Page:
The Punjab apex committee established by the NAP has woken from its slumber, perhaps in response to the mob violence against minorities in Jhelum. It recommended several changes to the law to better deal with terrorism and extremism, and the Chief Minister has forwarded the recommendations to the federal government. The recommendations are mainly focused at making punishments more severe as well as making the process of prosecution easier by updating the law of permissible evidence – something that should have been done long ago.

The committee’s thought process is simple; stronger punishments equal stronger deterrence. On a strictly theoretical level such an analysis is true, but practically it has been proven that increasing sentences has a negligible level on crime control – especially for religiously motivated criminals. What really deters potential criminals is the possibility of being caught. It is here, in the implementation of laws by the Law Enforcement Agencies (LEA), that improvement is needed, especially since Pakistan already has quite strict laws to deal with issues of terrorism.

The recommendations include more stringent laws on loudspeaker use, mob violence and hate speech – but the fact is even if these laws had been in place, incidents like Jhelum riots, the Kasur lynching and Joseph colony fire would still have happened in exactly the same way.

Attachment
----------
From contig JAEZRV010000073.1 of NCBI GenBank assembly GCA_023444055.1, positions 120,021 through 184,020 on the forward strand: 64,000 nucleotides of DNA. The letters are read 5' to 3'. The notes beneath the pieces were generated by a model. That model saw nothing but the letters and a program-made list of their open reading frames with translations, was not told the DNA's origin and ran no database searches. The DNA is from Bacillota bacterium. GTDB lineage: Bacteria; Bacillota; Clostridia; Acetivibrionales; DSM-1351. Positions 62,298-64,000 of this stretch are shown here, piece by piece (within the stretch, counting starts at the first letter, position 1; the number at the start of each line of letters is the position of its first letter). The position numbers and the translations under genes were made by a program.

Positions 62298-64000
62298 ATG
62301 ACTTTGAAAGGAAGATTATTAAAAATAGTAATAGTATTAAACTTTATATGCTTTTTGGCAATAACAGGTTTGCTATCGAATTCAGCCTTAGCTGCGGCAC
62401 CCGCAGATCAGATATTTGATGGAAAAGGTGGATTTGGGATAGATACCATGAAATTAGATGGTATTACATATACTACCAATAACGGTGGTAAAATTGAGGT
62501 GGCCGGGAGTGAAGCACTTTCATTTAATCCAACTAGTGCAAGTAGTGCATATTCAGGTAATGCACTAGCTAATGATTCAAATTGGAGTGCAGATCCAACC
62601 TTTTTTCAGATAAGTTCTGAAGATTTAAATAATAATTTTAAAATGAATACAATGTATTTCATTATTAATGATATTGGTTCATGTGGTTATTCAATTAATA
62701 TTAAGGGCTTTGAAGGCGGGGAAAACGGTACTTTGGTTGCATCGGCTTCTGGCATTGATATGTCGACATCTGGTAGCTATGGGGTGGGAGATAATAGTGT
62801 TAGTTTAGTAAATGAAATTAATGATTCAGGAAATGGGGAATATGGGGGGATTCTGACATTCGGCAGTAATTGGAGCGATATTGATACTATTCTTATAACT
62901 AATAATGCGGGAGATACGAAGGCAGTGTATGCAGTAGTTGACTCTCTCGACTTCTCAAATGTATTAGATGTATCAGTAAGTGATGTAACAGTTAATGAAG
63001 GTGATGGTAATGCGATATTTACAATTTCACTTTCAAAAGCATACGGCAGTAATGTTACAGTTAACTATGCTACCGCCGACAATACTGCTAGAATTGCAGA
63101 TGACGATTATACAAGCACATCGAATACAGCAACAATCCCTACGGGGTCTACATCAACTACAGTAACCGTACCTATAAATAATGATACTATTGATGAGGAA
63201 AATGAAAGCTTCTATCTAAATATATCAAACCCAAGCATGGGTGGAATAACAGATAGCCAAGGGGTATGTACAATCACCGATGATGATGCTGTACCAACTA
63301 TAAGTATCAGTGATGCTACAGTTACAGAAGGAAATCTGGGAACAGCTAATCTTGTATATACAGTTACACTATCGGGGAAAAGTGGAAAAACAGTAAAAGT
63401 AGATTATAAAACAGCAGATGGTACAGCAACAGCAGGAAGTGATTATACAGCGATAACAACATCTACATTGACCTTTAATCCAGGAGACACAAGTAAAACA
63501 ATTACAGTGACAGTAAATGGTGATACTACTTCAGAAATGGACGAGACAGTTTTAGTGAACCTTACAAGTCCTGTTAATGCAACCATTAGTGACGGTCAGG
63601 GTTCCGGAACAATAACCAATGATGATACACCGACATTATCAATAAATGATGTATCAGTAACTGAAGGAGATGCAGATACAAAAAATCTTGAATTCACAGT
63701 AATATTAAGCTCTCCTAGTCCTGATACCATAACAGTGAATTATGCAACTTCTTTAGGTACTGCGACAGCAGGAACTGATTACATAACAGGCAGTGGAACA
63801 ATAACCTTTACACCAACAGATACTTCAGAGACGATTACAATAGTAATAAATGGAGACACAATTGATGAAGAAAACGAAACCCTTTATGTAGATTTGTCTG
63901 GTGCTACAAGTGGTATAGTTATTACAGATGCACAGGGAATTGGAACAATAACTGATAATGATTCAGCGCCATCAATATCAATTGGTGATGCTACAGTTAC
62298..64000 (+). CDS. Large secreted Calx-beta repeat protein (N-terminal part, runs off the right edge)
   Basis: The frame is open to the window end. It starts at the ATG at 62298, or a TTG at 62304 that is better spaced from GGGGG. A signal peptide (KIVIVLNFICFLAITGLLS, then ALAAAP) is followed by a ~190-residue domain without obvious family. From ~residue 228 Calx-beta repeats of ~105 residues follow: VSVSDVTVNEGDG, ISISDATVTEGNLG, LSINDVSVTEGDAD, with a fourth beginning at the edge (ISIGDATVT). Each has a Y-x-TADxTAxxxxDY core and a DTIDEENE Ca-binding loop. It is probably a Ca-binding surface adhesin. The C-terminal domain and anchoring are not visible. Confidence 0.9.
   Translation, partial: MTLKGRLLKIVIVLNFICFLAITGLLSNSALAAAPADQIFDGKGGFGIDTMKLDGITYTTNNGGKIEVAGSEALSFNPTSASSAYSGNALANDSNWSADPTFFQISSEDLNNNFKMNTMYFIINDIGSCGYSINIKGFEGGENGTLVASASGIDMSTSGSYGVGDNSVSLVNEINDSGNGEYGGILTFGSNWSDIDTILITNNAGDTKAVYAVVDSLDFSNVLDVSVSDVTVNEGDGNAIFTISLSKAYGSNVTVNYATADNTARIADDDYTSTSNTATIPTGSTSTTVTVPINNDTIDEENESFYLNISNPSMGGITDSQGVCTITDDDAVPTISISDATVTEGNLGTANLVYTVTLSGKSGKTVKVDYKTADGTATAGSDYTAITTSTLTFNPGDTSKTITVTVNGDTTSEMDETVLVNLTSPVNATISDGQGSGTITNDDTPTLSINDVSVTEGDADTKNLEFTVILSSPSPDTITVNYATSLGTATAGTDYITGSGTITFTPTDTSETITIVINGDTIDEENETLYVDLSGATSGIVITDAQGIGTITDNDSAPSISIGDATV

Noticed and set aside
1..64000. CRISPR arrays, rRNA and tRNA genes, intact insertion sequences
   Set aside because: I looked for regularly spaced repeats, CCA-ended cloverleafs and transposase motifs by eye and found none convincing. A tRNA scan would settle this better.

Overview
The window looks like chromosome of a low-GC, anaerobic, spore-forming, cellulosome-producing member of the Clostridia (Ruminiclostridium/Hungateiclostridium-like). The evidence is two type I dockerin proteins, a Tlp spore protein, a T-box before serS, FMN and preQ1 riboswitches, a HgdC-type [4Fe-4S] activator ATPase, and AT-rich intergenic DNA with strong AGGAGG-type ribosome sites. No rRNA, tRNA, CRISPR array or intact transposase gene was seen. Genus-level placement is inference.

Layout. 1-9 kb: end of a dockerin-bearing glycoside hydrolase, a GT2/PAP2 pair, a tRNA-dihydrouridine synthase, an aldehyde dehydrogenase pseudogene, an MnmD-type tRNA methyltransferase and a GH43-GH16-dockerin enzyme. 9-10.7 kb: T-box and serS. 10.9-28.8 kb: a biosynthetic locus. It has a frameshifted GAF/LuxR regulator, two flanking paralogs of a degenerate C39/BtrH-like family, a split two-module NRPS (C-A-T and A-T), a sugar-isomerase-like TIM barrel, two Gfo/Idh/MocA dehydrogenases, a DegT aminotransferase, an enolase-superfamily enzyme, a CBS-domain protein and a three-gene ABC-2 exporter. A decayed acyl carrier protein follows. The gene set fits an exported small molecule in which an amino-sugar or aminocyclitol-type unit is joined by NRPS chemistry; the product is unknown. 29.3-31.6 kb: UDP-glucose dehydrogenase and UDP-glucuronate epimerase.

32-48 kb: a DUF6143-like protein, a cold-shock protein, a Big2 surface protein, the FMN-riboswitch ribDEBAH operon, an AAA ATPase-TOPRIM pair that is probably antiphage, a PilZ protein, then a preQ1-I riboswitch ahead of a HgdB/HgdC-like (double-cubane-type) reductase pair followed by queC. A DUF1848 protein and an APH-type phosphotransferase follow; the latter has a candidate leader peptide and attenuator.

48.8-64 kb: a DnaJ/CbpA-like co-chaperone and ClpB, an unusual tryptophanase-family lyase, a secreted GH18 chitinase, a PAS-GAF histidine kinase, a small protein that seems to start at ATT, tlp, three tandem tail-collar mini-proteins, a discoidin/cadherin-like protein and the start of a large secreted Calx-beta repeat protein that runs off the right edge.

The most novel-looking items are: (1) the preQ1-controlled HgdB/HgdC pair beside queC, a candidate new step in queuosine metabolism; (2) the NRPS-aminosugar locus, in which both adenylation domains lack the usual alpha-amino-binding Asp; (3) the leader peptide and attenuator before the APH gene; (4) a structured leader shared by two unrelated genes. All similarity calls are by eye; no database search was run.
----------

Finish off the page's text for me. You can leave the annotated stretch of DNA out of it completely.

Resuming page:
Laws become meaningless when LEAs stand by and let angry mobs do their worst, be it through cowardice or sympathy with the crowd. LEA standard operating procedures dealing with religious mobs need to be updated – they need to be given the authority to use force to deter the crowd. If laws are needed then they are needed to prosecute policeman who let mobs torture and destroy in dereliction of their duties.

Present laws on hate speech, battery and murder in the Pakistan Penal Code (PPC) are sufficient to deal with incidents like these, if only the government prosecutes with real intent. Known, unapologetic and self-proclaimed terrorist have gotten a free pass because the prosecution and the judiciary feel intimidated. Stricter laws won’t change any of that, a more secure legal profession will.

Not all recommendations made were ineffective, but making laws stricter – just like reciting a list of numerous arrests – is eyewash that projects an image of pro-activism but proves very little on the ground. The apex committee and Shahbaz Sharif must do more to prevent religiously motivated crimes from happening in Punjab. Reportedly the committee concluded that students and teachers from 54 seminaries, of the total 13,782 religious seminaries in the province, were actively involved in terrorism and sectarian activities while people at 244 madrassas were identified as terrorists’ facilitators. Why are they still allowed to function? The Punjab government needs to do some actual legwork, not take the easy way out by announcing a stricter penalty and hoping the criminals stay their hands.